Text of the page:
Yoga techniques can help us to better cope with stress, to increase our focus, and to integrate our bodies with our minds and breath. Regular application of these tools “overrides the stress response and lowers blood levels of the stress hormone cortisol, clearing the slate for learning, and [for] developing both mental and physical focus, strength, balance, and flexibility”. (Guber and Kalish 2007) According to Guber and Kalish, “Exercise such as yoga:
- Over-rides the body’s physiological response to stress on the body. Conscious breathing initiates the relaxation response and re-integrates the nervous system for receptivity. Yoga postures and games activate and integrate all the body’s systems to bring students back into an energized, alert states. Stimulates whole-brain function for optimal learning. Breathing and physical activity fuels the brain and body with oxygen and glucose through blood circulation.
- Raises levels of glucose, serotonin, epinephrine, and dopamine, all chemical messengers known to balance behavior and inhibit hunger. The chemical messengers present under stress usually make us want the quick fix of unhealthy food!
- Triggers BDNF, a neuro -tropic factor required for neurons to communicate. The flow of BDNF decreases after 20 minutes of sitting and is triggered again with movement.
- Shifts body-brain into a homeostatic state – balancing brain chemicals, hormones, electricity and the functioning of all the body’s systems, which supports making healthy food choices.
- Strengthens key areas of the brain – basal ganglia, cerebellum and corpus callosum by building brain cells and connections.
- Improves mental focus and concentration (Caterino and Polk, 1999) by stimulating the frontal lobe of brain – enhancing memory, creativity and academic achievement. (Michund and Wild 1991), (Brink, 1995), (Vanves and Blanchard).
- Organizes and stimulates the whole brain – unifying the cognitive and motor regions of [the] brain and increasing synaptic connections, particularly when employing cross-lateral movements (Dennison and Hannaford).
- Develops eye muscle fitness and helps with reading.
- Enhances vestibular, cerebellum and reticular activating system integration, which is critical to strengthening our attention and coordination, both physical and cognitive.
- Helps 85% of students who are kinesthetic learners (Hannaford). Learning through body is more powerful than learning through listening and recalling facts (Jensen). If it’s not in your body, you really haven’t learned it.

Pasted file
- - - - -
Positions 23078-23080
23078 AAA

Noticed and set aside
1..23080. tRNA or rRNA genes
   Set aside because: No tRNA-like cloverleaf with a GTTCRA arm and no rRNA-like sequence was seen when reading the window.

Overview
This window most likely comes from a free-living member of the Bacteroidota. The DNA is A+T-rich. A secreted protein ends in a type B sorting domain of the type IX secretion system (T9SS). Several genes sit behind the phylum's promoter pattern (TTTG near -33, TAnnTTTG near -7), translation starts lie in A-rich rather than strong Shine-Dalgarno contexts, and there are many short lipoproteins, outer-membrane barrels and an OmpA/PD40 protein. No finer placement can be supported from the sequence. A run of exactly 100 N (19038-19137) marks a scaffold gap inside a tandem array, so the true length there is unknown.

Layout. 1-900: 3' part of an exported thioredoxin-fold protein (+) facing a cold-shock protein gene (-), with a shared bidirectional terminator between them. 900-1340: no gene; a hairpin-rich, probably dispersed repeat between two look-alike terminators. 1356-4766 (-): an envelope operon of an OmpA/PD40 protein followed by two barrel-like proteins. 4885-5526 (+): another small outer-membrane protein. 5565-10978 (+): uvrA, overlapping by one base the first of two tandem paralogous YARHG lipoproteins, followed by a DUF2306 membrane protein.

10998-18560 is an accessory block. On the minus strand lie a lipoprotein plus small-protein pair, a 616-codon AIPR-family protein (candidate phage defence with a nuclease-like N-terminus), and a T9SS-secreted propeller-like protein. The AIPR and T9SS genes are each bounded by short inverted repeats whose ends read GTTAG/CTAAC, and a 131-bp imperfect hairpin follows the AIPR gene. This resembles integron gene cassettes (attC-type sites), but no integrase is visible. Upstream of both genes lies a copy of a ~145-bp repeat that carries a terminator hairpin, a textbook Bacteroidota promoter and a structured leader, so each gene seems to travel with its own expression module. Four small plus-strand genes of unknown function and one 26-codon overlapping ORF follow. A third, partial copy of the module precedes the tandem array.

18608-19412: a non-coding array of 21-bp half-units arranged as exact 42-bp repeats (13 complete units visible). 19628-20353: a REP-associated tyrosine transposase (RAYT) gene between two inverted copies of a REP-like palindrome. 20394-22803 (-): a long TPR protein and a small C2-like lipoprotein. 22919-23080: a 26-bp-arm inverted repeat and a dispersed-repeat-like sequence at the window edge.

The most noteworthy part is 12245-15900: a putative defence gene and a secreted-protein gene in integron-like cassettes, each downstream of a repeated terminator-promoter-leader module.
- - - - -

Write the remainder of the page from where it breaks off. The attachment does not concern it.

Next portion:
- Creates a fun, harmonious and safe way for learning and developing social skills.
- Reduces stress, increasing mind and body fitness and developing the 2 key factors of lifetime health:
- Self-care and management tools and techniques
- Has been correlated with improved behavior, physical fitness and academic achievement. See PERC Assessment at www.yogaed.com.
In addition to all of the benefits mentioned above, yoga is a great equalizer. It is open to all and has no prerequisites of any kind – academic, physical, or otherwise.
Kids sorely need yoga. Faced with the increasing demands of standardized testing, challenging – often tragic – family situations, and increasing social pressures, children are stressed out! Sadly, we, as a society, have failed to teach them the tools they need to navigate the ups and downs of life. Feeling lost, frustrated, angry, and even depressed, many teens (and adults!) turn to drug and alcohol abuse, disordered eating, various other addictions, or worse yet, suicide.
With a regular yoga practice, however, the need to escape our problems by “numbing” ourselves out is greatly diminished. Yoga teaches us that not only is it okay to feel our pain, but also, that it is necessary, and it teaches us the skills we need to do it, to move through the difficult times.
The yogic concept of being “in the moment” at all times helps to diminish feelings of fear and anxiety by increasing feelings of self-worth. Through yoga, we learn that we are valuable no matter what, regardless of our imperfections, so we learn to be comfortable “in our own skin”. When we no longer feel the need to be perfect, we learn to take better care of ourselves by listening to our bodies and doing only what they are able to do at any particular moment.
Imagine what our world would be like if we did things because we truly wanted to rather than to avoid feelings of unworthiness or guilt! It would be a healthier world indeed. With an increased sense of self-awareness, self-worth, and self-acceptance, we in turn accept others more readily, essentially creating a kinder, more peaceful world.
A yoga practice would be a unique and valuable addition to the numerous academic and athletic programs that our children already participate in. It teaches skills that our students so desperately need in order to grow into confident, well-adjusted citizens.
Having experienced profound, life altering and life enhancing changes for myself as a student of yoga, I have hopes of sharing what I have learned with those around me. I am very fortunate to be able to expand my love of teaching to include tools that can have such a positive and powerful impact on people’s lives. I hope to share this passion with kids and teens.